yoga, art, mental health & the plight of the unconventional worker

Listen Kid by Adam Grossi (via healthyartists.org)

Listen Kid by Adam Grossi (via healthyartists.org)

While many yoga practitioners enjoy privileged comfort and a portion of teachers make loads of money, the reality is that many people trying to make it as a yoga teacher fall into the category of the “unconventional worker” – those who choose to not live the 9 to 5 lifestyle and try to forge something else on their own. This includes not only teaching yoga but managing other freelance and part-time jobs. Often, this unconventional livelihood means little access to basic health coverage.

Indie filmmaker Julie Sokolow delved into this in a conversation with artist and yoga teacher, Adam Grossi. Originally interviewed for Healthy Artists, an organization focused on artists and their health care stories, the conversation also turned up on documentary filmmaker and author Michael Moore’s blog.

Grossi is an acclaimed emerging artist based in Chicago who teaches yoga and has been diagnosed with bipolar disorder. Sokolow illuminates his story:

… [Grossi] works a nontraditional six days a week, in which he juggles his independent art practice with freelance web design jobs and his other passion: teaching yoga.

“My day never looks anything remotely like a 9 to 5. Some days, I start teaching yoga between 6 and 7am, and other days, I teach an evening class that starts at 6 or 7pm.”

Balancing three independent jobs not only requires endurance and self-discipline, but a sacrifice: access to quality, affordable health insurance.

“The two groups of people I am most often around, artists and yoga teachers, are chronically uninsured,” says Grossi. “Uninsured populations miss out on preventative care solutions. They get in the habit of avoiding treatment until a condition is unavoidable, and at that point, treatment is more intensive and expensive for both the individual and the system at large.”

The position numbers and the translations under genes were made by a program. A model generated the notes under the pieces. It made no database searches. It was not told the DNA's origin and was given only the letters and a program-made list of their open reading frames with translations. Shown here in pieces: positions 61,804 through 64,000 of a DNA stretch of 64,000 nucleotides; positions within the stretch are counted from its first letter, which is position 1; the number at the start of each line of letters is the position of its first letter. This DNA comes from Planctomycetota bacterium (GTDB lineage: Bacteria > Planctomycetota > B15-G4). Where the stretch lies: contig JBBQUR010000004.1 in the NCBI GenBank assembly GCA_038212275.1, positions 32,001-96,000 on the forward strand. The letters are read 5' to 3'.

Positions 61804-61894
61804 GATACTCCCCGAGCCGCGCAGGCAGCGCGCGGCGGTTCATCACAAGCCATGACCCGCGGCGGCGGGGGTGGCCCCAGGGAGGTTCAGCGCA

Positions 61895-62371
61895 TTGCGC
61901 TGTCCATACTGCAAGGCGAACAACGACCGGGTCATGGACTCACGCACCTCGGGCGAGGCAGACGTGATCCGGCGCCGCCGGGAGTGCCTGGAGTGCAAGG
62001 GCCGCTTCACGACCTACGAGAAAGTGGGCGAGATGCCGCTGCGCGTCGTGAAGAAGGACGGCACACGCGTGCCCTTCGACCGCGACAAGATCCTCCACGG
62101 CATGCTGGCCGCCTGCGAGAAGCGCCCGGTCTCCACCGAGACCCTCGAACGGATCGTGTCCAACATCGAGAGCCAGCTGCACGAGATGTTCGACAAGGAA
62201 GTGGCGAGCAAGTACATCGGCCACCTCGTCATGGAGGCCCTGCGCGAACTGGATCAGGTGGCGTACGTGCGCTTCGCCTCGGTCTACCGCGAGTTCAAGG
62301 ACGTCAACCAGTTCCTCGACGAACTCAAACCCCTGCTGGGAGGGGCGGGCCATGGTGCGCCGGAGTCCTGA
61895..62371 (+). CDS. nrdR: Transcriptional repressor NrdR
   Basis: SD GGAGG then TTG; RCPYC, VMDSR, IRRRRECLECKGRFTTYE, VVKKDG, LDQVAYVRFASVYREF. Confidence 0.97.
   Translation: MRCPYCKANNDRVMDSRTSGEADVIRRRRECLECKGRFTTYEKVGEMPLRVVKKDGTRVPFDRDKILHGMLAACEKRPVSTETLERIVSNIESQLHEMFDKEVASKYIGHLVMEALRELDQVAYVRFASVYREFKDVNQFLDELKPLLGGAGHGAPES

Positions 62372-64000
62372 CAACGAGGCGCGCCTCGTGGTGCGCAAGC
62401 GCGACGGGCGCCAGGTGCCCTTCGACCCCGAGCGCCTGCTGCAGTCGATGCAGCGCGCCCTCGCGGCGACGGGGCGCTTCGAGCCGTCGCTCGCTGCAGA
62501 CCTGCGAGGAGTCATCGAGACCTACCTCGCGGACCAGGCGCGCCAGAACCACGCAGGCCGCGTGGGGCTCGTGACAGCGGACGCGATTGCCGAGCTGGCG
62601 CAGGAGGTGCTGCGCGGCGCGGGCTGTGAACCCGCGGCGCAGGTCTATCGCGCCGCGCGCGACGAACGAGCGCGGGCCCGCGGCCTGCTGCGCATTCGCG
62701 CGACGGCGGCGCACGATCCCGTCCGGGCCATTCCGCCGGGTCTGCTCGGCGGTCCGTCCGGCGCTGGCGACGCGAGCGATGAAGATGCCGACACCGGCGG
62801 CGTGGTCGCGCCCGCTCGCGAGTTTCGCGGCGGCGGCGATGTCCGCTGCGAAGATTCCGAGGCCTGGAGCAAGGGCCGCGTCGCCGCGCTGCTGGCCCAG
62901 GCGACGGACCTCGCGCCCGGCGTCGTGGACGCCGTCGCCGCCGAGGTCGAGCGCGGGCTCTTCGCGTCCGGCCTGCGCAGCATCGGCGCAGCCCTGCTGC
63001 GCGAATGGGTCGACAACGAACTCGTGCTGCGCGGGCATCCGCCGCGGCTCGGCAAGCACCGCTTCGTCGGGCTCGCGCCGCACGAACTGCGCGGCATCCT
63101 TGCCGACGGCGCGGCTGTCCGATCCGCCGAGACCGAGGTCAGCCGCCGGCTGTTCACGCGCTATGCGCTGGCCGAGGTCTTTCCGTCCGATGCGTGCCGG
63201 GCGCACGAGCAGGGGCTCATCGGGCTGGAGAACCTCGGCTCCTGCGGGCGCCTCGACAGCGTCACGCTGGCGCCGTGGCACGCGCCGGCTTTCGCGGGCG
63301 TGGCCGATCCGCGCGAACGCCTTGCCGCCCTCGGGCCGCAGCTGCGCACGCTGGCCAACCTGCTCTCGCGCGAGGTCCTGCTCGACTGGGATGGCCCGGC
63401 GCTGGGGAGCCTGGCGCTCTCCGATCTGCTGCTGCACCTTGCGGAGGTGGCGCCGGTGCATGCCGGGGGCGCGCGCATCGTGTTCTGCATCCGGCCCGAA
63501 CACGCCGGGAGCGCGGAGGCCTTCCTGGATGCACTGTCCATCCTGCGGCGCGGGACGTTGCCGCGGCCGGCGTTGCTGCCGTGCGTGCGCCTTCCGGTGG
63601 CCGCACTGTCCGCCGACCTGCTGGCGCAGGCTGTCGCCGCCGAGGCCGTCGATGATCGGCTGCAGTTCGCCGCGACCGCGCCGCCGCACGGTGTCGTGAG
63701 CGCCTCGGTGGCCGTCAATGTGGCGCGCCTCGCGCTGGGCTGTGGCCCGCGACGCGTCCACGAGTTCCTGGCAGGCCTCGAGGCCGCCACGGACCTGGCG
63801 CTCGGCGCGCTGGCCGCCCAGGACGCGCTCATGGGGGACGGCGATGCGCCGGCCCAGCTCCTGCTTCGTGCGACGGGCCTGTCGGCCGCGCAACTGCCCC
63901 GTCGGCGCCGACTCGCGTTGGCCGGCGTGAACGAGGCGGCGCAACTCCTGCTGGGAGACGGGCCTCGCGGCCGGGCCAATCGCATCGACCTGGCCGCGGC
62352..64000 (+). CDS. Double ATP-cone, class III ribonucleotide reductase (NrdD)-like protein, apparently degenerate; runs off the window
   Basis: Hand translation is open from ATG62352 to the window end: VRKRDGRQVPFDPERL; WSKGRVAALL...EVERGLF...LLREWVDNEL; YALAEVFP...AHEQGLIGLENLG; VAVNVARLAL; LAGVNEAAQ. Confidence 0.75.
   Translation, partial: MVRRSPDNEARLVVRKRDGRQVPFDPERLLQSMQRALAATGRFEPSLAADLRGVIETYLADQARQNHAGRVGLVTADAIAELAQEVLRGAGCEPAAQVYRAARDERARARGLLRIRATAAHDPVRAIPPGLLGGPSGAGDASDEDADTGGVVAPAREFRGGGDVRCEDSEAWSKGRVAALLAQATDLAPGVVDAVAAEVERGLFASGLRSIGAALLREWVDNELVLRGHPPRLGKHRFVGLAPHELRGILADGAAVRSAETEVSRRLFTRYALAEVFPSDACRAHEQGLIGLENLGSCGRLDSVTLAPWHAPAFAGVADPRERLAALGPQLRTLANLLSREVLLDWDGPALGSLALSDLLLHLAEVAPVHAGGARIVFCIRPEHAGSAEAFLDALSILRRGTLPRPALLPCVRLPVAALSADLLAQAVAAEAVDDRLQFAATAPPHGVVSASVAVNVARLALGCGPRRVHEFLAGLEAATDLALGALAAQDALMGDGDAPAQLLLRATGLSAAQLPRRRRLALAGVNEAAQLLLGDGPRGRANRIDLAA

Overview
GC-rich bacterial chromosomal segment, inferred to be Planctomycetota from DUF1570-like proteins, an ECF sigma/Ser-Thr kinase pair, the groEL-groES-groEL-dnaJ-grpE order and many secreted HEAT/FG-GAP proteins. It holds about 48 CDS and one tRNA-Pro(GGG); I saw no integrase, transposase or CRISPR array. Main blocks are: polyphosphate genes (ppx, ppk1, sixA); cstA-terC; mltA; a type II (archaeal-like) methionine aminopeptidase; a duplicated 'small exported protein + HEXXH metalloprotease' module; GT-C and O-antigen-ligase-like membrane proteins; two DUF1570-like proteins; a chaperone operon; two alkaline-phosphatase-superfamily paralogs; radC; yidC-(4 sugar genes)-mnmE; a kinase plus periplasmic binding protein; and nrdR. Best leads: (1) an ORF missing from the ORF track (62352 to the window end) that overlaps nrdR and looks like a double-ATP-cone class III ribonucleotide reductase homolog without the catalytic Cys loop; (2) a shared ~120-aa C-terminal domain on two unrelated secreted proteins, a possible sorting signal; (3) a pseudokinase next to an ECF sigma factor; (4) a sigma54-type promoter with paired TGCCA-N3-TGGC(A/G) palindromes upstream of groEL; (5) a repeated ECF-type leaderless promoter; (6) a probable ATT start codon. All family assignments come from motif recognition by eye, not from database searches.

Although yoga teachers are required to have liability insurance and a “Yoga Alliance” exists to uphold standards in yoga teacher training, no alliance exists through which teachers can get quality health care coverage. The struggle is the same for most artists, freelancers, and creative entrepreneurs.

“Universal health care would provide such an important safety net for all individuals who are brave enough to stake out their own path and pursue their passions,” says Grossi. “The fact that we collectively pay for highways and other public services is a sign that we collectively believe in infrastructure, and health care is the fundamental infrastructure of human life.”

As a Canadian, I do have access to near universal health care. However, I relate to Grossi’s story and feel he points out something universal that yoga teachers experience, as well as artists, writers, designers and everyone who chooses a life beyond the 9 to 5.

Teaching yoga as a profession is cast in a pastel-tinted image of perfect health and wellness, but the working conditions are often less than ideal and the work can take a physical and mental toll.

If you’re a yoga teacher (or freelancer/creative entrepreneur), what kind of health coverage do you have? How do you take care of your physical and mental health? 

5 Comments

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  1. I try my best to barter my way to good health! a massage for a private class, trading treatments with other practitioners… what it really boils down to for me is prevention – like not picking up a load of extra classes (even though the coin would be nice) because I know I’ll burn out before I make bank!

  2. It’s tough. Because my husband is also self-employed (an artist, actually), we pay more than $500 per month for a high deductible health insurance plan that doesn’t cover prescriptions. Even with that, we still paying off $3500 in medical bills from this past summer when my daughter fell and broke her arm. That’s the kind of expense that could drive me out of the business.

  3. My story is the same as Jen’s. Except we are paying off two surgeries for our son. I can’t say it’s working.